Also known as a principle. A theory is a synthesis of facts and well tested Hypothesis about certain aspects of the natural world. 1.11 Integrated Science 14. Why study integrated science? Studying integrated science allows us to understand the physical world – to appreciate it more deeply or to have the power to alter it- requires concepts from different branches of science.
A scientifically accepted general principle supported by a substantial body of evidence offered to provide an explanation of observed facts and as a basis for future discussion or investigation (Lincoln et al.,1990). Again in simple terms, a theory explains how nature works. Can be modified. In conclusion, scientific laws and theories officially do not have the same meaning. I can understand how people can confuse these two words for having the same
Essay 2 Lesson 1, question 3: Summarize the criteria of a hypothesis-based scientific study. How is this technique similar to and different from the solving of everyday problems? Research and describe an experiment of your choice that demonstrates the basic considerations that must be taken in the design of a good, hypothesis-based, scientific experiment. The criteria for a hypothesis-based scientific study are first, coming up with a study that can be tested or falsifiable. There must be criteria to go by that can prove whether the study is true or false.
6. People are too different from the subjects of natural scientific research. So many of the advantages of the scientific method are not applicable to the traditional scientific approach - for example, replication and control. Conclusion Generally, the methods of traditional science have either been radically adapted by sociologists so that they can still be used - the comparative method, structured questionnaires, or totally rejected - interpretive Sociology. Scientific research has been important in generating debate in Sociology as to how
* Questions of Procedure: What should be done about it? 5. How do classical stases apply in analyzing scientific discourse? * evidential: what exists or doesn’t exist in the natural world? * Interpretive: facts are settled, but argue on what theory applies and so on * Evaluative: the significance * Methodological: procedures and techniques + what will be the outcome 6.
Examine the reasons why some sociologists choose not to use experiments when conducting research- 20 marks In scientific research, an experiment is a method of investigating casual relationships among variables, or to test a hypothesis. The ability of establishing this relationship is why some sociologists, such as positivists, favour this method of research. These are three types of experimental methods that sociologists ay use in their research. The first type of experiments that sociologists use are lab experiments, and these are an artificial environment in which scientists can control all the different variables to see the effect that they have. A practical strength of lab experiments is that they favour science approaches, however controlling all of the possible variables can be difficult and it can’t always be done.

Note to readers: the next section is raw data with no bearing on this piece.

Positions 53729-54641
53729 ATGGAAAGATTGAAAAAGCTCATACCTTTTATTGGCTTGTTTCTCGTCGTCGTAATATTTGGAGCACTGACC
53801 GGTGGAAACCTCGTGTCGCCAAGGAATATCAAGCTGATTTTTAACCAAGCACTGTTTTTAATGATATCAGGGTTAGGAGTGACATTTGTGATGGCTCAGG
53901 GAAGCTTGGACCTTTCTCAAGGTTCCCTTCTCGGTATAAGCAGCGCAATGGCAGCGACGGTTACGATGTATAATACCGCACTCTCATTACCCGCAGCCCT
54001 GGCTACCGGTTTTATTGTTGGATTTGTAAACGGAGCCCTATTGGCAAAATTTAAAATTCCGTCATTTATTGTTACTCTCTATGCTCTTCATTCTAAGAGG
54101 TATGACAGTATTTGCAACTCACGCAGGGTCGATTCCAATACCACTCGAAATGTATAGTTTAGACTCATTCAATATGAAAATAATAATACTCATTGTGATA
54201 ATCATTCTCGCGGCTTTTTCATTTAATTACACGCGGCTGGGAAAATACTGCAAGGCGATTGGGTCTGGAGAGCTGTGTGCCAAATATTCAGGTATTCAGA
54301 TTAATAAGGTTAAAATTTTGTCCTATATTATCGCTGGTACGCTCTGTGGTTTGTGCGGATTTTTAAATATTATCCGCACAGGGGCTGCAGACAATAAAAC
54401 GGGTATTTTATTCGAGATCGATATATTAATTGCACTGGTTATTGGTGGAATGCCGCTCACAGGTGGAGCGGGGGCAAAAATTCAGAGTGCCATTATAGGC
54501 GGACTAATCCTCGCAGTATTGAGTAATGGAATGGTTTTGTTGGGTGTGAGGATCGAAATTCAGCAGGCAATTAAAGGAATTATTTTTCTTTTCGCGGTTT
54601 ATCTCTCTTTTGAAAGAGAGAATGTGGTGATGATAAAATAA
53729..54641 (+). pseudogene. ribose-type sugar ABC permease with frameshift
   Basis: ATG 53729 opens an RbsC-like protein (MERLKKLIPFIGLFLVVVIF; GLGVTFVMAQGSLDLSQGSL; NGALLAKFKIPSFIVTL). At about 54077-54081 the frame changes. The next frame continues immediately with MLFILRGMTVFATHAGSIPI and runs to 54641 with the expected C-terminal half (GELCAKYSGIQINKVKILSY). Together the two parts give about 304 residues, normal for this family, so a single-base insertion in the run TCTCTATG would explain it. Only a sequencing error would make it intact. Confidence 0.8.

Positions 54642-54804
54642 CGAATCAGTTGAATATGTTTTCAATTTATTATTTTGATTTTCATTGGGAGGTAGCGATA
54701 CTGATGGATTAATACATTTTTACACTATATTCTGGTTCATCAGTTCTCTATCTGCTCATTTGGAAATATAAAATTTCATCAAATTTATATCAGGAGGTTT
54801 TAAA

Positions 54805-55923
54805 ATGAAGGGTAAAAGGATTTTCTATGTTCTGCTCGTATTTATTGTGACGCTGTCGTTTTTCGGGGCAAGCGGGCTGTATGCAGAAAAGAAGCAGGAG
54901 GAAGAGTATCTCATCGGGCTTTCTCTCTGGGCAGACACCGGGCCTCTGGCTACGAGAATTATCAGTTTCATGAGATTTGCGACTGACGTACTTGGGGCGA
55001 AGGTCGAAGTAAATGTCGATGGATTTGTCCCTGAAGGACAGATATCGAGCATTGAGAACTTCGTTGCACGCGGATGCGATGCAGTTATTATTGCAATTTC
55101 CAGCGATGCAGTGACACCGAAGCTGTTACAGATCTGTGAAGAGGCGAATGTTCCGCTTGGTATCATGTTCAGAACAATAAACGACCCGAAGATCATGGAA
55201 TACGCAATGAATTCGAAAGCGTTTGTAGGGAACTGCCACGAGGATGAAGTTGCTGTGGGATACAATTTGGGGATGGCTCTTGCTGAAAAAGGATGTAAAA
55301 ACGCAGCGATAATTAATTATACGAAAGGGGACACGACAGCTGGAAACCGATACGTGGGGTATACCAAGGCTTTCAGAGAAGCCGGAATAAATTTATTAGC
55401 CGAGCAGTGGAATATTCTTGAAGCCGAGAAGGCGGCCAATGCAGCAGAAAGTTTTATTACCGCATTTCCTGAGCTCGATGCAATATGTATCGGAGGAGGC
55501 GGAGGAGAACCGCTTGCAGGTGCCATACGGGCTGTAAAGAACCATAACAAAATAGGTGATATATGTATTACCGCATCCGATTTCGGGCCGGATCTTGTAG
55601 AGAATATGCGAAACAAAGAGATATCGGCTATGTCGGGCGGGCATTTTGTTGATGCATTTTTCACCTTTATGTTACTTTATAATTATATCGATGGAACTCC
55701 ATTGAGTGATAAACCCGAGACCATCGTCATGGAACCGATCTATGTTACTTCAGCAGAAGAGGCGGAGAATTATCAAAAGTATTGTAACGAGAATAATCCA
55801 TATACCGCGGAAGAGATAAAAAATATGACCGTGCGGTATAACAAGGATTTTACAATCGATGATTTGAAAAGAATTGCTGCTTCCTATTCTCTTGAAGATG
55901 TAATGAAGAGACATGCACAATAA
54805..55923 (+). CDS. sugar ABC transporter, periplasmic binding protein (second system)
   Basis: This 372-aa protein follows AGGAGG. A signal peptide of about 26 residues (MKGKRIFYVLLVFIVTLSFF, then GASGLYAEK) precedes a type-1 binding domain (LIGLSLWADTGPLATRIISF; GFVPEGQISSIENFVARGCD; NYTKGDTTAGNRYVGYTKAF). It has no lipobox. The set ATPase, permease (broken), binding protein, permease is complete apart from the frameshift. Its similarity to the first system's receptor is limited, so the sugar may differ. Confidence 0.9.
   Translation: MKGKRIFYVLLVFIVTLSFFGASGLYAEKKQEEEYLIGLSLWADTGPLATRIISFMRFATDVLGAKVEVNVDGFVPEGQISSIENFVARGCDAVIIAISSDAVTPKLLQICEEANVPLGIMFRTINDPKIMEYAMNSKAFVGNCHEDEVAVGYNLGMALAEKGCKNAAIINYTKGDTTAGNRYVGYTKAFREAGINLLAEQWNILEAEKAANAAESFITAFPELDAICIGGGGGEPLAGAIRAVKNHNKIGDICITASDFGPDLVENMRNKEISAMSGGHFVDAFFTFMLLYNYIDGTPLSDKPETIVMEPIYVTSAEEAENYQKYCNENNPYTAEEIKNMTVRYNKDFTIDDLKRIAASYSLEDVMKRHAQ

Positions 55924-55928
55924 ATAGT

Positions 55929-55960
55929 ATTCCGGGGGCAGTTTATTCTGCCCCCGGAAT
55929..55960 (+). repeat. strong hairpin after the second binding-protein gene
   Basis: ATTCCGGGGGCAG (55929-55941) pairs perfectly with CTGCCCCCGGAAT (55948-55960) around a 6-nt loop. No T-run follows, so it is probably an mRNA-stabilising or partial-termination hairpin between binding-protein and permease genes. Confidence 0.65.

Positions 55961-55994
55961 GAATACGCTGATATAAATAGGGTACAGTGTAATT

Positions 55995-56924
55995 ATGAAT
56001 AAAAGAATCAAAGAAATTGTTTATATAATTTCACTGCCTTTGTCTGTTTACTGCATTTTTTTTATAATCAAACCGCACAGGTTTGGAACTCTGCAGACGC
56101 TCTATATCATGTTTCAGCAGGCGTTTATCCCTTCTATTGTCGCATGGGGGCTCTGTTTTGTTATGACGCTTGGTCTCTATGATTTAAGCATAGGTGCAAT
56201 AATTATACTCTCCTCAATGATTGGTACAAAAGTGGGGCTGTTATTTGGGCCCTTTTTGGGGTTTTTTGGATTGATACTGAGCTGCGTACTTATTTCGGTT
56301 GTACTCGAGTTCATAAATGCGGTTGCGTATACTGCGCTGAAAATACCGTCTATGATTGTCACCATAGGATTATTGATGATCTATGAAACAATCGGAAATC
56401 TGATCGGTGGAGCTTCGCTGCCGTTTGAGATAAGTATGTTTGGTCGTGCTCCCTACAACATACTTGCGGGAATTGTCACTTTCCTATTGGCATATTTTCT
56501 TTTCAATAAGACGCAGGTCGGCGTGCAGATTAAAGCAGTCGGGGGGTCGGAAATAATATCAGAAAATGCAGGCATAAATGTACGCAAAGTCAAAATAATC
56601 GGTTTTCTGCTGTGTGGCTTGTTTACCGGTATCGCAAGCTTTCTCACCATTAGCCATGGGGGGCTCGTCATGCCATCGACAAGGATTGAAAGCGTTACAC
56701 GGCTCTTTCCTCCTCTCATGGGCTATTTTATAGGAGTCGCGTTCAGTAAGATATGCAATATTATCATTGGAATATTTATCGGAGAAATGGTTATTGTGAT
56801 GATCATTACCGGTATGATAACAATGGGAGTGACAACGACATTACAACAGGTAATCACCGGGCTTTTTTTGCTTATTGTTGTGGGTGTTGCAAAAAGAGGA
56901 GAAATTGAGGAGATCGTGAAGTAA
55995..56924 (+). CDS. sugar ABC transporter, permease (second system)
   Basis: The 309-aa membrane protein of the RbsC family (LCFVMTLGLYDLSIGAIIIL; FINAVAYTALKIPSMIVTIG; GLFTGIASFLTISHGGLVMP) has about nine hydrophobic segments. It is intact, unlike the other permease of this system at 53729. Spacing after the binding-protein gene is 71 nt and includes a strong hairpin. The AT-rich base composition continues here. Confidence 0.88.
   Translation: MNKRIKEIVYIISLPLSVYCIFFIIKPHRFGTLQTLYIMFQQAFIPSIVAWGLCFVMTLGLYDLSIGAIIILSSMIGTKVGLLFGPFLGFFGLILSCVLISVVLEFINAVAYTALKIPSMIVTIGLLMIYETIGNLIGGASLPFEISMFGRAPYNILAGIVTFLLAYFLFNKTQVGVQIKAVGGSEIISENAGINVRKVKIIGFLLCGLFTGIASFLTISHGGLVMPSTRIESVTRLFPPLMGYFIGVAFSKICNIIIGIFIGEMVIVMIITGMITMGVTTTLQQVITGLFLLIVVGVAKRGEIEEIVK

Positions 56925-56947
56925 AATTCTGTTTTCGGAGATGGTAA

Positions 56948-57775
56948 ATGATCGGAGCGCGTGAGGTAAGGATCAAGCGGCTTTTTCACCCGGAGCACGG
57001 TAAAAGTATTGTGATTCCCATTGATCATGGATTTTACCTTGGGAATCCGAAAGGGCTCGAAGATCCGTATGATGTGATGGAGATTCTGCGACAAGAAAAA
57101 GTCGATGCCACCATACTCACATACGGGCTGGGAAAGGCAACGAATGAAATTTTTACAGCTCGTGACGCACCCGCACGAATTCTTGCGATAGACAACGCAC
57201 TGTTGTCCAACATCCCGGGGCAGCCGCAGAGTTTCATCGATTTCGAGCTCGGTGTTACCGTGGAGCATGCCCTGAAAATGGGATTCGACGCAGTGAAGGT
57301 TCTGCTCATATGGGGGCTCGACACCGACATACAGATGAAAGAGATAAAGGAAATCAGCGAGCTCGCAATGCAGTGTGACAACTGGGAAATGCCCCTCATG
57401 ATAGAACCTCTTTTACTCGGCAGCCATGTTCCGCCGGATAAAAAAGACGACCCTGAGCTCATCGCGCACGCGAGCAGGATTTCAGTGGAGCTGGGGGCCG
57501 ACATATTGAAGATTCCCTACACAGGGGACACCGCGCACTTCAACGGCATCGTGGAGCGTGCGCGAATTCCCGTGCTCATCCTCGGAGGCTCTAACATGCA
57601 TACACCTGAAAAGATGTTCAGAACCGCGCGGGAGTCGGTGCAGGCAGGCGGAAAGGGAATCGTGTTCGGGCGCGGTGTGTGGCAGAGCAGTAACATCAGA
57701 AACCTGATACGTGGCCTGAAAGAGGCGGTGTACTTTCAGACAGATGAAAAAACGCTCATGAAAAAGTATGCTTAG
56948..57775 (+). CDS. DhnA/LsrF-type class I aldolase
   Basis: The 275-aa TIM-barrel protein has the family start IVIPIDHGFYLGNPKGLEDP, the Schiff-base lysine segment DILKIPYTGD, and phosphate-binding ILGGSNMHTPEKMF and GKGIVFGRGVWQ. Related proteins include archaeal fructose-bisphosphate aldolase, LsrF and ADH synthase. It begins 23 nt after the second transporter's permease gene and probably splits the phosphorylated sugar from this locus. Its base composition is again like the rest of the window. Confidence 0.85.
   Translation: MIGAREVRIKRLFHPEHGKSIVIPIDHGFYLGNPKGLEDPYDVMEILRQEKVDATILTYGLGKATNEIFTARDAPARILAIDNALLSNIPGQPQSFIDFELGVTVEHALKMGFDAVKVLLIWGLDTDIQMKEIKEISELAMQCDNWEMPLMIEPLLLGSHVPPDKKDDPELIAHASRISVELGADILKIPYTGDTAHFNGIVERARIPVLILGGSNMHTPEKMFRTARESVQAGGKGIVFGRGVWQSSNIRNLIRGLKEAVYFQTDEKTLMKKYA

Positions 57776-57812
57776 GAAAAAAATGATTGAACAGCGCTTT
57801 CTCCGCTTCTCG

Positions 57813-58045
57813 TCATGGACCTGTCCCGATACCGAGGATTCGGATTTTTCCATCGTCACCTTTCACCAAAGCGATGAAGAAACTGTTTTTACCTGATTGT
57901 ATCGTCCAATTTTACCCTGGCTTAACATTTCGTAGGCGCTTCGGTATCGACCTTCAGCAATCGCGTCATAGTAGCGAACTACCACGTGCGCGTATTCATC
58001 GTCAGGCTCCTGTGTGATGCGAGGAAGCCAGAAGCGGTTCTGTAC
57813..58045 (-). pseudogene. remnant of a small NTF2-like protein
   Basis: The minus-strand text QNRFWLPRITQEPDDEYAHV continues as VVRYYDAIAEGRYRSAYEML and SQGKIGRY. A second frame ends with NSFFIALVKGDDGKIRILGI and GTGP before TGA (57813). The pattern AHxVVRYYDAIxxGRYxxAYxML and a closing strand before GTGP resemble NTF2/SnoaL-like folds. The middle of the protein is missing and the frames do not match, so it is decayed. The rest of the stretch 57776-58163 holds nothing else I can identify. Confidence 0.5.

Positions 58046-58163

But it has also caused problems such as pollution and global warming. Science has cognitive power, it can allow us to explain, predict and control the world. Popper believes science is an open belief system where every scientist’s theories are open to scrutiny and criticism from others. He says that science is governed by falsification. This is where scientists try to falsify existing theories, trying to find evidence that would disprove them.
However, this faith has been dimmed by science causing problems. For example pollution, weapons and global warming are products of science. While science protects us from natural dangers, it creates its own risks. However the good and bad effects of science show features distinguishing it from other belief systems, known as its cognitive power. It enables us to explain, predict and control the world in a way that non scientific or pre scientific belief systems cannot do.
Science is governed by the principle of falsificationism. Scientists set out to try and falsify existing theories, deliberately seeking evidence that would disprove them. If the evidence from an experiment or observation contradicts a theory and shows it to be false, the theory can be discarded and the search for a better explanation can begin. In science, knowledge claims live or die by the evidence. Popper argues discarding falsified knowledge claims; is what enables scientific understanding
4.5. does the fact that there is supporting material from experience for a statement make that statement reliable? 4.6. do all scientific hypothesis and theories arise from experiences( theory of relativity, double helix structure of DNA) 4. These questions suggest that the standard image of science is largely discredited and is replaced by new views...(popper, Kuhn) The contribution of Karl